How Much Will New Feds Pay for Retirement?

New federal employees hired after January 1, 2013 must pay more for their retirement benefits than existing employees. Exactly how much more will they pay? The author provides some example figures.

We all know new feds (i.e., hired on/after January 1 of this year) must pay more for their retirement annuities.  Specifically, 2.3% more.  Well, 2.3% is not much, is it?  To get a better handle on the magnitude of this change, let’s compare the actual dollars paid out by two employees.  One was hired in December of 2012, just before the change became effective, while the other started in January of 2013, right after the new rate became the norm, as it were.

Both employees retire 30 years later, and both have identical total salaries over the years, say $1.5 million.  Now, let’s apply the applicable percentages to determine how much they paid into the retirement fund over the years:

Old FERS – 0.8% FERS-Revised Annuity Employees 3.1%
$12,000 $46,500

That’s right.  For the same benefit, the new guy pays $34,500 more, almost quadruple the payment by the old FERS person.

Actuaries set up the “old” FERS retirement plan.  They created a structured, nuanced program that was balanced, long term, as to revenue vs. payouts.  It was, and still is, sound, business-like, and admirable.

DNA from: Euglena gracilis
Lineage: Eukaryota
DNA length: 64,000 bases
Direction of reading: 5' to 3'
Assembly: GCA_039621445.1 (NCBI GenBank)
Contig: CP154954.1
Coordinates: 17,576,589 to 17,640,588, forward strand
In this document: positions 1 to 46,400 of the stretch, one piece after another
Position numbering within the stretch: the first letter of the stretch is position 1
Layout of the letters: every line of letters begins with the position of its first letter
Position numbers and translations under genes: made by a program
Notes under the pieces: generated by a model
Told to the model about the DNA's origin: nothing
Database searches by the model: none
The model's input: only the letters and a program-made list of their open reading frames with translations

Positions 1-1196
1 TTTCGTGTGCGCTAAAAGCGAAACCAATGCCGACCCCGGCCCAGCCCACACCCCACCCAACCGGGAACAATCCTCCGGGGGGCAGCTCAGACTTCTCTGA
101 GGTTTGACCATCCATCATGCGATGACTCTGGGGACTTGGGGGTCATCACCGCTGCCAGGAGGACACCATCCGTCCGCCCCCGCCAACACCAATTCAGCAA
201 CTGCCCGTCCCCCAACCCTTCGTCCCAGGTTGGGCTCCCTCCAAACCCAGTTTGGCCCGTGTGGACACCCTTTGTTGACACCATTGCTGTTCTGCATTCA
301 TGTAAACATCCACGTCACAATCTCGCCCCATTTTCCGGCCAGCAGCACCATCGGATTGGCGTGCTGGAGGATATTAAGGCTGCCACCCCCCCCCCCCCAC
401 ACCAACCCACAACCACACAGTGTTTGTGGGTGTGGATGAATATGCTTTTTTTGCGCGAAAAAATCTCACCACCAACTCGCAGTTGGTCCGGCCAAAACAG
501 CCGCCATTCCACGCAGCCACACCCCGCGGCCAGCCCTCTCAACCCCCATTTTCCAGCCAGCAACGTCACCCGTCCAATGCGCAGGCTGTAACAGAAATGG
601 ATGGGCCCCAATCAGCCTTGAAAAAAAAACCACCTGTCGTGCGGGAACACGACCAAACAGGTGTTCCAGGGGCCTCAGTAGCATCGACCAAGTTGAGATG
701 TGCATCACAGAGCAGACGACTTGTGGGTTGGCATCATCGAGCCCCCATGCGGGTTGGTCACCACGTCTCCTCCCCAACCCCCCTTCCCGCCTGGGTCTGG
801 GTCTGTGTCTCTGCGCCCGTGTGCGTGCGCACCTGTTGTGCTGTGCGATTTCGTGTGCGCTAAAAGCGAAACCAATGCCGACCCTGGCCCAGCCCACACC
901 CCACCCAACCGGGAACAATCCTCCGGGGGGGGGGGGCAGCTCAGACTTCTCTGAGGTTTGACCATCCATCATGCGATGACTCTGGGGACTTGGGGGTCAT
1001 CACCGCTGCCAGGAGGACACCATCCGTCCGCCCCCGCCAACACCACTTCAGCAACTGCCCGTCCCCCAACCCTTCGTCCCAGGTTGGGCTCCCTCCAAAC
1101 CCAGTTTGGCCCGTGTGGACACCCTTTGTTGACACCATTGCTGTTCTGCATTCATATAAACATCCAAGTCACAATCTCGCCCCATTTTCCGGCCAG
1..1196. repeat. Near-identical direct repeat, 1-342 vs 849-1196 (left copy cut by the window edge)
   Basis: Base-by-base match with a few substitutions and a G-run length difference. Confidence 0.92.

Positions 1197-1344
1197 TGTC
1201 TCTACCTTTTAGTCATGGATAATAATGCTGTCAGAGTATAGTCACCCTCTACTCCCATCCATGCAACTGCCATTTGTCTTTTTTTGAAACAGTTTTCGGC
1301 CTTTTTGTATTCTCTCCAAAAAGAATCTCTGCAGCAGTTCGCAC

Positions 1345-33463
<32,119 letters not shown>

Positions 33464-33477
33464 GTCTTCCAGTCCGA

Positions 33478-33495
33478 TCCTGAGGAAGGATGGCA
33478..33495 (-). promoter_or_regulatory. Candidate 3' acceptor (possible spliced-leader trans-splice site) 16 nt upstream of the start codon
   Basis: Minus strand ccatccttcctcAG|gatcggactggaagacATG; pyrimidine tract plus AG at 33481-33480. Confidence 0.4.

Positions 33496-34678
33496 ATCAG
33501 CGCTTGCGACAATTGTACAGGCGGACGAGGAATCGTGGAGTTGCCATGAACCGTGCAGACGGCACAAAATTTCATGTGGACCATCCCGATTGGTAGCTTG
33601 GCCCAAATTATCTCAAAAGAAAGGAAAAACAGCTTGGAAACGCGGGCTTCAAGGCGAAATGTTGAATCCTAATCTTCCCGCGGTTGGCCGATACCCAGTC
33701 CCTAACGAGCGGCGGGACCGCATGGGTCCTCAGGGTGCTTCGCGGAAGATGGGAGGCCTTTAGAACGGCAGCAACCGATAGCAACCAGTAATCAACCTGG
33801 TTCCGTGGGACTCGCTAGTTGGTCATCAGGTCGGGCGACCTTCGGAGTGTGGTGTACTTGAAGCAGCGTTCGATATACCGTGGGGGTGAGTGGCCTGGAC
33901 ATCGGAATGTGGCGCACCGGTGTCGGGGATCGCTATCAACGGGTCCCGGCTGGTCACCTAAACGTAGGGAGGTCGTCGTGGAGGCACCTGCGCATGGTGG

Then our current policy makers came along and saw where they could “save” lots of money by arbitrarily having employees pay more into the fund, meaning their employers paid less.  Here is my question: why have we not heard from the actuaries who saw their hard work hopelessly and unfairly distorted?  Why has no reporter conducted an extensive interview with a knowledgeable actuary exposing this blatant money grab?

Clearly, feds must live with this, and they will, but they should at least get full credit for the substantial “contribution” they are making to our nation’s fiscal health!

Note:  employees hired this year can still be covered under the old FERS if they have at least 5 years prior (before 2013) FERS service, including military which can be “bought back” for retirement credit.

The opinions expressed above are those of the author, and have not been endorsed by

About the Author

Robert Benson served 35 years in various Federal agencies, as both a management analyst and IT specialist. He is a graduate of Northwestern University.